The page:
A number of activists and lawmakers are raising their voices for the legalization of cannabis in Nepal in recent times. But there is a debate as to whether it should or should not be legalized. While those who support legalization highlight the gains others who oppose it say it can have an impact on health. The former sees it as no more menacing than other legalized drugs like alcohol, cigarettes and caffeine. For the contenders, cannabis is a dangerous drug, which not only destroys the health and career of its users but also adds huge adverse effects on families and society.
Meanwhile, the advocates of legalization claim that lifting the ban on cannabis will boost the downtrodden Nepali economy and give jobs to thousands of Nepalis who are left with no choice but to go abroad and toil in the boiling temperature of Arabian states.
The legalization of cannabis refers to establishing a set of rules and regulations which allows and regulates the production, sale, distribution, possession, and consumption of cannabis so that doing so within a predetermined and established limit no longer falls under the category of drug-related crimes.
Once free and then outlawed
Cannabis use was legal in Nepal until five decades ago. Nepal had a liberal stance on the use of cannabis as an Ayurveda medicine, intoxicant, and religious offering to gods and goddesses—especially Lord Shiva. It drifted away from its liberal policy amidst unusual circumstances largely with foreign pressures.
In the 1960s, the Hippie Trail was set in motion to attract young Western adventurers to a cannabis safe haven in the laps of the Great Himalayan range of Nepal. The influx of demand for cannabis and linkage to outside markets revamped hashish production. A significant boost in the economy was shadowed by the smuggling routes set up through India to the wider world of the cannabis market. Meanwhile, it boosted tourism and established Nepal as a safe haven for pot use.
Experts say that Nepal was internationally pressured to draft a law banning cannabis with the Western countries tightening their grips against drug trafficking and traffickers.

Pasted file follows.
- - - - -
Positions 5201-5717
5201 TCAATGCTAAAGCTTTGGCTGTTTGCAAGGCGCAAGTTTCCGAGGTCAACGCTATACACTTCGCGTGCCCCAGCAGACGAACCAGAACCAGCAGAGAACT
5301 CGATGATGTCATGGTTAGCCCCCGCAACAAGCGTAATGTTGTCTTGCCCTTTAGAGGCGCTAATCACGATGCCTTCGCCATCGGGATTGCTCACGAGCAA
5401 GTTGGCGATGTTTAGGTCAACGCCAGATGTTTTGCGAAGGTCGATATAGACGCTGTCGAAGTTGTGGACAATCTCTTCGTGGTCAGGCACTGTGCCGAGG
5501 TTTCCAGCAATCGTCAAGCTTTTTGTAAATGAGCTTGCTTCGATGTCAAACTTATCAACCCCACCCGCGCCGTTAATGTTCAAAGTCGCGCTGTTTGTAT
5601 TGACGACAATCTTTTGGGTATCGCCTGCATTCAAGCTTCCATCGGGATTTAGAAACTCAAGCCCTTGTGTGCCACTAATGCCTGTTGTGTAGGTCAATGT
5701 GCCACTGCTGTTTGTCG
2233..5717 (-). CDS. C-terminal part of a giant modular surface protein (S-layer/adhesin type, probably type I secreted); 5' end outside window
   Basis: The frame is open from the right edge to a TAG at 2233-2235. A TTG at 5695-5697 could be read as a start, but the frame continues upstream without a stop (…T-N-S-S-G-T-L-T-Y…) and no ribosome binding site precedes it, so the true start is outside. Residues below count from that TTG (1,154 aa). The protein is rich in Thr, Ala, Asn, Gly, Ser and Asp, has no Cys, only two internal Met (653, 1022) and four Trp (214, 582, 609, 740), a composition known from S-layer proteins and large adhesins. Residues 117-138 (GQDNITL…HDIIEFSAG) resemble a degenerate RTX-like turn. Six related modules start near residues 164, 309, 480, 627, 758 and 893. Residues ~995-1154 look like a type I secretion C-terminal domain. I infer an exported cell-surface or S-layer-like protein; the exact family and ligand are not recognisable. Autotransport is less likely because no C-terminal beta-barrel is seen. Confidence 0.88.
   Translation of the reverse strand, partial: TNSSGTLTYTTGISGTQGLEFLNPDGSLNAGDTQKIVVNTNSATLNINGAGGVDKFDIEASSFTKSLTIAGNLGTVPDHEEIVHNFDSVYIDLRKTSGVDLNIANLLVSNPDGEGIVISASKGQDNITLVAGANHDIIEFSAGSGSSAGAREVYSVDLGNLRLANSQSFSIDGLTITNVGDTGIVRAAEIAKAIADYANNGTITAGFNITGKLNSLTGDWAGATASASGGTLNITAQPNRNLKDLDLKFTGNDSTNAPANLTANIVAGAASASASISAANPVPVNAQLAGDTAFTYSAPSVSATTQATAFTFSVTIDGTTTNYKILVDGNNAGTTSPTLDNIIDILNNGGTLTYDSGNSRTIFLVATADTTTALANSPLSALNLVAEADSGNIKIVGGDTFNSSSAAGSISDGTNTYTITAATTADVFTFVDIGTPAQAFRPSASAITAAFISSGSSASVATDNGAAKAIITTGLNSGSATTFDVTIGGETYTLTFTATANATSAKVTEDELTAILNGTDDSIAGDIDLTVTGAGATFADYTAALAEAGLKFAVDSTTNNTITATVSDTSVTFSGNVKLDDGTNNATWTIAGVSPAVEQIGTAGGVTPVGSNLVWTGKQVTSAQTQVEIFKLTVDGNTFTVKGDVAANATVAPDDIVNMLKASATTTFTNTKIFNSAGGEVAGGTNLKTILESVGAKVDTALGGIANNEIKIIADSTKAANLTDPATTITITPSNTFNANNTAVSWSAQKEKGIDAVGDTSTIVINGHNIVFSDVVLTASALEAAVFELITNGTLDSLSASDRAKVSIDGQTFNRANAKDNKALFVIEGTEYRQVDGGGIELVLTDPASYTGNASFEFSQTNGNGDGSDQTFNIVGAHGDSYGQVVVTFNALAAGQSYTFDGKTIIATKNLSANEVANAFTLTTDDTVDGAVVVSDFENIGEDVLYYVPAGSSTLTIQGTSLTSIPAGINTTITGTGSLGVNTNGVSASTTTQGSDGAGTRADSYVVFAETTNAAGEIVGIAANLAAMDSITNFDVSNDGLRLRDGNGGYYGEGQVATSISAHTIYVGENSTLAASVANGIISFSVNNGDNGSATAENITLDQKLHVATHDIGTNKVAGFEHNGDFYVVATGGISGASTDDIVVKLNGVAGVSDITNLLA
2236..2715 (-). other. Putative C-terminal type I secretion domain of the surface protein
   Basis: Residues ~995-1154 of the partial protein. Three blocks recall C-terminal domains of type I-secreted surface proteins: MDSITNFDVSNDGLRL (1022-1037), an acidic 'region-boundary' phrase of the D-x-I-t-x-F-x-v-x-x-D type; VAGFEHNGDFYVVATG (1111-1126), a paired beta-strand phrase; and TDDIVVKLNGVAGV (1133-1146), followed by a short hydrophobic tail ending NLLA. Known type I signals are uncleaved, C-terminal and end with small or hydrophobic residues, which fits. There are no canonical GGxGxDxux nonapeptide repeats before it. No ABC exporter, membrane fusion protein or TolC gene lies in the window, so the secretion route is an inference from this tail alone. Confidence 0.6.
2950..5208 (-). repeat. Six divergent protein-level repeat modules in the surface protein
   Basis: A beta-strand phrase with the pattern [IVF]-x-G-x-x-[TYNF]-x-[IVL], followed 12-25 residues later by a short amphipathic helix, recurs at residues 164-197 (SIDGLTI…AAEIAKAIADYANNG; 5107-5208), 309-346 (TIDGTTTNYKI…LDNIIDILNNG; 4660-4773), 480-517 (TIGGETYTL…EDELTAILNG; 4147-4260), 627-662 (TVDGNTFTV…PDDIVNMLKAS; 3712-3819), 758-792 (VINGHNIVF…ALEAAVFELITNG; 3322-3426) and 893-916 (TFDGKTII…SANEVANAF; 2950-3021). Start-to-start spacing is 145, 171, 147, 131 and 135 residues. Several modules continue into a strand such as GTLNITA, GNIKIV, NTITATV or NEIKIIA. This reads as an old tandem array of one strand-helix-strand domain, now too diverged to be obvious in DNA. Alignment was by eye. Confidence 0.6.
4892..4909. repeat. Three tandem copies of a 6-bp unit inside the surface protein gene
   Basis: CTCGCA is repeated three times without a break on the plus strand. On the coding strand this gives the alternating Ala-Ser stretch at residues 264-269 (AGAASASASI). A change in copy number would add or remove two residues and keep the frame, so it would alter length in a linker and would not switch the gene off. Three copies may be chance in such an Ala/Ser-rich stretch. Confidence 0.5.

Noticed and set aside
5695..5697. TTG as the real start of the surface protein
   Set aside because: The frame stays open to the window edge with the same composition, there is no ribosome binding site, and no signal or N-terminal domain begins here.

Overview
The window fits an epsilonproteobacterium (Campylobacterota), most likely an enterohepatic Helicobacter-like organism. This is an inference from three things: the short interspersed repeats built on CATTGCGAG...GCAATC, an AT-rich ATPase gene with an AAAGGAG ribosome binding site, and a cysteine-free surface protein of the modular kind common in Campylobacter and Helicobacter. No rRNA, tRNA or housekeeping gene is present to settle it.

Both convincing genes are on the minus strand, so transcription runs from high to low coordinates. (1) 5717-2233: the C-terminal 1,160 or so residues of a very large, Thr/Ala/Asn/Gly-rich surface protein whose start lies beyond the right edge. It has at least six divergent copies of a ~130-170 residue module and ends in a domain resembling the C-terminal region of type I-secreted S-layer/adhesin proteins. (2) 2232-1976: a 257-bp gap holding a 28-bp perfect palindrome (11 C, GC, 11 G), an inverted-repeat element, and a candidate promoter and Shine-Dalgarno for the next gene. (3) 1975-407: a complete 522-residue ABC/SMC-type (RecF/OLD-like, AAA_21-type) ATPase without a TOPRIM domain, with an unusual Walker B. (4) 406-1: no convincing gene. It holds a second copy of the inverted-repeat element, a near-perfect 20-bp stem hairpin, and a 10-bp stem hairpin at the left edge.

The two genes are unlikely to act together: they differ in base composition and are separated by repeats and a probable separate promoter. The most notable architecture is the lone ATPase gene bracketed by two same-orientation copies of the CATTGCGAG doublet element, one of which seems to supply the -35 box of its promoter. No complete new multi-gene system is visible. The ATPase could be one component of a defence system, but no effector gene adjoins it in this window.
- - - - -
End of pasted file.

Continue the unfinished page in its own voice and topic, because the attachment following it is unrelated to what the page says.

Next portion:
With the escalating cases of drug trafficking and consumption, America introduced the Boggs Act which increased the sanction on cannabis possession, and subsequently, the Controlled Substance Act classified cannabis into the Schedule I Drugs which are considered to possess high potential for abuse, without any medical use and very dangerous to use without medical supervision.
When the Western countries faced a traumatic condition with a large proportion of their population plagued by the loops of drug abuse, they imposed pressure on developing countries like Nepal which were traditionally liberal on cannabis.
Then under pressure from the United States and the international community Nepal formulated the Narcotic Drugs (Control) Act (1976) which outlawed cannabis in Nepal. The law placed cannabis alongside opium and coca in the list of ‘narcotic drugs’. Then Nepal canceled the licenses of all the shops, dealers, and farmers. However, illegal production and sale continued despite police destroying the marijuana farm and punishing the cultivators and users now and then.
Then the hippies stopped coming to the ‘freak street’ of Jhonche of New Road.
Cannabis in the US
Even with the hefty sanctions imposed by the different statutes at the federal and state levels in the US, the number of people using cannabis did not decline as expected. Rather it increased, most likely as a consequence of negative marketing.
With cannabis being in the limelight of federal laws, it may have contributed to a continuous increase in its use among young Americans despite the prohibitions imposed by the law.
The Western nations, including the US, who once imposed and pressured Nepal to ban cannabis have already begun to reverse their path toward the legalization of cannabis.
The legalization of cannabis got momentum in 1993 when Surgeon General Elder proposed to study marijuana legalization. After several studies revealing the medical benefits of cannabis, the state of California took the lead and now more than 37 states along with the District of Columbia have permitted the use of cannabis for medical and/or recreational purposes while many others are in the process of following suit. The US Congress has also passed the Marijuana Reform Act unanimously which allows the use of marijuana for research purposes and studying its medical values.
In April this year, the US House of Representatives, with the support of the majority of Democrats and some Republicans, passed the Act which removes marijuana from the Schedule 1 drugs. This schedule of the American Constitution places marijuana on the list of most sensitive drugs alongside cocaine and heroin. But the future of this Act still lies in uncertainty and it is unlikely to be passed by the Senate where Republicans have the majority.
Ban or take advantage?
Western countries, without any scientific backing and mostly by a false myth, pressured countries like Nepal to ban cannabis because they were at war with drugs in their own lands. But now plentiful scientific evidence has emanated that cannabis is far less injurious than alcohol and cigarettes. Moreover, the medical importance of cannabis has also been discovered.
As a developing nation, we have completely different sets of priorities. Banning cannabis was and never had been in the best interest of Nepal.